Brendan Frey thinks his company could solve what many consider the biggest problem in genetics, the thing that keeps us from from using our genetic blueprint in order to completely transform the way we understand our health.
The problem is that despite our rapidly improving ability to quickly read and sequence a human genome and despite our even more astounding ability to accurately and cheaply edit the genetic code, we don’t know what most of the genome actually says.
We don’t yet know how a complex trait like intelligence is explained by our genes. Diseases like Alzheimer’s are at least partially explained by genetics, but we’re still trying to figure out which genes are involved. The same is true for many other illnesses.
The effects of a particular random genetic mutation, which happen all the time but may have a great effect or may have no effect, are even more unknown.
“After 110 years of genetics, and 15 years after the $US3.8 billion Human Genome Project promised fast cures, after more billions spent and endless hype about results just around the corner, we have few cures,” David Dobbs wrote in May, in a much-discussed story for Buzzfeed. “And we basically know diddly-squat.”
We can see and change billions of letters, but we simply don’t know what many of them mean.
Frey’s startup, Deep Genomics, is leveraging artificial intelligence to help decode the meaning of the genome, something he started investigating in his lab at the University of Toronto. Specifically, the company is using deep learning: the process by which a computer takes in data and then, based on its extensive knowledge drawn from analysing other data, interprets that information.
Their learning software is developing the ability to try and predict the effects of a particular mutation based on its analyses of hundreds of thousands of examples of other mutations — even if there’s not already a record of what those mutations do.
They’re trying to build not just a Rosetta Stone that explains a language, but a way to predict how a tiny change in the letters will create something new.
‘The ultimate goal’
For Frey, the inspiration behind the company was personal.
Back in 2002, Frey’s wife was pregnant. Tests revealed that there was something wrong with the baby, caused by some sort of genetic problem.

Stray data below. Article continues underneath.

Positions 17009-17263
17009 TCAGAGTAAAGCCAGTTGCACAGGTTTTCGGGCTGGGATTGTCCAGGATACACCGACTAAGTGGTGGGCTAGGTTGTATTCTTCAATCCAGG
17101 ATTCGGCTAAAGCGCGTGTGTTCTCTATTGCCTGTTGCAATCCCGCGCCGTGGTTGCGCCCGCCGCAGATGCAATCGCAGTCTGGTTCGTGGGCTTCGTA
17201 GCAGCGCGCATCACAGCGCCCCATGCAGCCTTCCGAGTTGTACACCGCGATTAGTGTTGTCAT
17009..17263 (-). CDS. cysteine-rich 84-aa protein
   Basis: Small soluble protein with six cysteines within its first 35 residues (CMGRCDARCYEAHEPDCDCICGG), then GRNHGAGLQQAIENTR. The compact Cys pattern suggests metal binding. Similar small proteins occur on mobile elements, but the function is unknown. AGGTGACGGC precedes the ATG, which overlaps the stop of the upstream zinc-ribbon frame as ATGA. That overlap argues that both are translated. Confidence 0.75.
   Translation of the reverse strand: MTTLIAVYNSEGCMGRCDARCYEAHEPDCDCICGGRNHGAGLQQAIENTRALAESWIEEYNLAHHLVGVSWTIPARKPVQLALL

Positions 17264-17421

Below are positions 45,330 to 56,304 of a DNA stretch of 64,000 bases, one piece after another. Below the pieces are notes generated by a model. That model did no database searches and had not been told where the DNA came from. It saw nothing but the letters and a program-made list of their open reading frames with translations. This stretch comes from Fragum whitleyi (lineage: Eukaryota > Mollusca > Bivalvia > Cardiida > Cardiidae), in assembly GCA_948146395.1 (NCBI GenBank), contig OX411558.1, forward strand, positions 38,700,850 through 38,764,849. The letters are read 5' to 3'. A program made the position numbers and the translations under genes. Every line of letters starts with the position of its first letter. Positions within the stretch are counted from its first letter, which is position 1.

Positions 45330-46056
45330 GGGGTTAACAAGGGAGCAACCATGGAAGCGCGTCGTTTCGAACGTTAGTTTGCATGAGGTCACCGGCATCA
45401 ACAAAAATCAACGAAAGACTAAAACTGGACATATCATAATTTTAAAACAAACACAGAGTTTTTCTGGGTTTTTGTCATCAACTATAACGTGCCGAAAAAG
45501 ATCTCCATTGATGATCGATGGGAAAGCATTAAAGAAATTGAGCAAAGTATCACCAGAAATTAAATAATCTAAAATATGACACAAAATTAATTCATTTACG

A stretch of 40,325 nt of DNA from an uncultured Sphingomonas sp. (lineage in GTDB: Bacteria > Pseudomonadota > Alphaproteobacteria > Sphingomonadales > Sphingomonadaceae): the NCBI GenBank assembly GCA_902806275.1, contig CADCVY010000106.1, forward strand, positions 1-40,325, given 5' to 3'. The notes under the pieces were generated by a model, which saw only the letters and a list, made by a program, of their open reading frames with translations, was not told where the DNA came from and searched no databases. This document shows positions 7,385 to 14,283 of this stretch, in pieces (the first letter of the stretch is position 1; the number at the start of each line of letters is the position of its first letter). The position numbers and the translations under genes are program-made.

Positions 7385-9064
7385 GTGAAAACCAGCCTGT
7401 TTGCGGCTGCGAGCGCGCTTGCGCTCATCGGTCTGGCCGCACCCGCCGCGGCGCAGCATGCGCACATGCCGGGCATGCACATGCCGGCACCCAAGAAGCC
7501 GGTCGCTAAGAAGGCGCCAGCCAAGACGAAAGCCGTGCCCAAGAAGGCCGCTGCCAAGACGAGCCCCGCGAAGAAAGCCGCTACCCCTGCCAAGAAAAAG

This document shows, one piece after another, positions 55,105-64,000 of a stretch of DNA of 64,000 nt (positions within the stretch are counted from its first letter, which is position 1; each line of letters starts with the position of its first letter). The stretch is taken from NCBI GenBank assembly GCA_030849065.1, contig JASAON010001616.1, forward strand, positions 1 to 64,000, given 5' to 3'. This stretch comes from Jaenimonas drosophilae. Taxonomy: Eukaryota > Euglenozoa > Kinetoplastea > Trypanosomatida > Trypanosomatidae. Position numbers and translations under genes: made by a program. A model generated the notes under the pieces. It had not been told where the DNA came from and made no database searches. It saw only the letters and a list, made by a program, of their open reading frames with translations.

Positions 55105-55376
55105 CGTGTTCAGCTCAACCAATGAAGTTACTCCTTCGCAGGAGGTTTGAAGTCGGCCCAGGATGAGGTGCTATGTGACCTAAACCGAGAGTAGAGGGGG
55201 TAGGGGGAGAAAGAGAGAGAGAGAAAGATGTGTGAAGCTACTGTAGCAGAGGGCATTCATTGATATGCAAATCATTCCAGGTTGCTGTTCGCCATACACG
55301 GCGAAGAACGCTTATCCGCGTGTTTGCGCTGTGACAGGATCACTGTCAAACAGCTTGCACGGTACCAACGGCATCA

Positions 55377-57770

But doctors and genetic counselors had no idea what exactly the problem was.
“Living with that uncertainty was exhausting — diagnosticians couldn’t make sense of it,” Frey tells Tech Insider. “That was really frustrating.”
It was hard to hear that doctors knew the problem was somehow explained by genetics but couldn’t read that code well enough to pinpoint what was actually happening. Further, he says, he realised that most researchers weren’t even trying to understand the full text of a human genome.
“Everyone agreed that being able to understand how DNA generates life is the ultimate goal,” Frey says, “but they were pretty pessimistic [about being able to do it], so they didn’t try.” Jumping from being able to sequence those billions of letters to actually interpreting them like a language was too intimidating.
Using genetics in medicine at that time usually involved seeing if doctors could match an existing problem with a known mutation, Frey explains. But that didn’t help answer questions about unknown problems.
Frey specialised in machine learning at that time — not genetics. His work was building computers that could learn.
Based on his experience with artificial intelligence and deep learning, he thought he could perhaps (with the help of people who knew more about genome biology) design a way to help a machine learn to interpret the genetic code.
What they still need to figure out
So far, Deep Genomics has used their computational system to develop a database that provides predictions for how more than 300 million genetic variations could affect a genetic code. They have published results from their work in the journal Science, explaining how this has led to new insights into the genetic connections of autism, cancer, and spinal muscular atrophy. That predictive system has revealed things about the genome that weren’t known before.
But as Frey explains, it’s still not perfect and far from complete. Right now, he says, “there could be a mutation that our system predicts is going to be problematic,” but while that mutation might have an effect — which is part of what the system is predicting, since most mutations don’t do anything — “it’s just not a disease.” That would lead to many results that are something like a false positive.
The system needs to learn more and get better at interpreting genomic data. Right now, it’s still building the tools to find meaning in all that mysterious code.
As a company, Deep Genomics is still getting started. Frey explained that they hope to grow from five full-time employees to 12 soon, so they can start working on a bigger scale.
There are tons of companies out there doing fascinating work with genetics and gene sequencing especially, Frey says. But he argues that they’re doing something no one else is.
“If you look at what’s out there in terms of this field, there’s quite a few companies that have emerged,” he says, especially companies working in gene sequencing and others that are working on processing that data. But he says “you won’t find any that say we’re going to connect the genome to what you find in your cells.” Having a system that analyses mutations and predicts what effect they will have is still unique, Frey says.
If that system can predict the effect of mutations, that’s something that will help doctors figure out diseases in ways that have never been done before. Combined with new gene editing technology, it could be the thing that helps transform how we use genetics in medicine.
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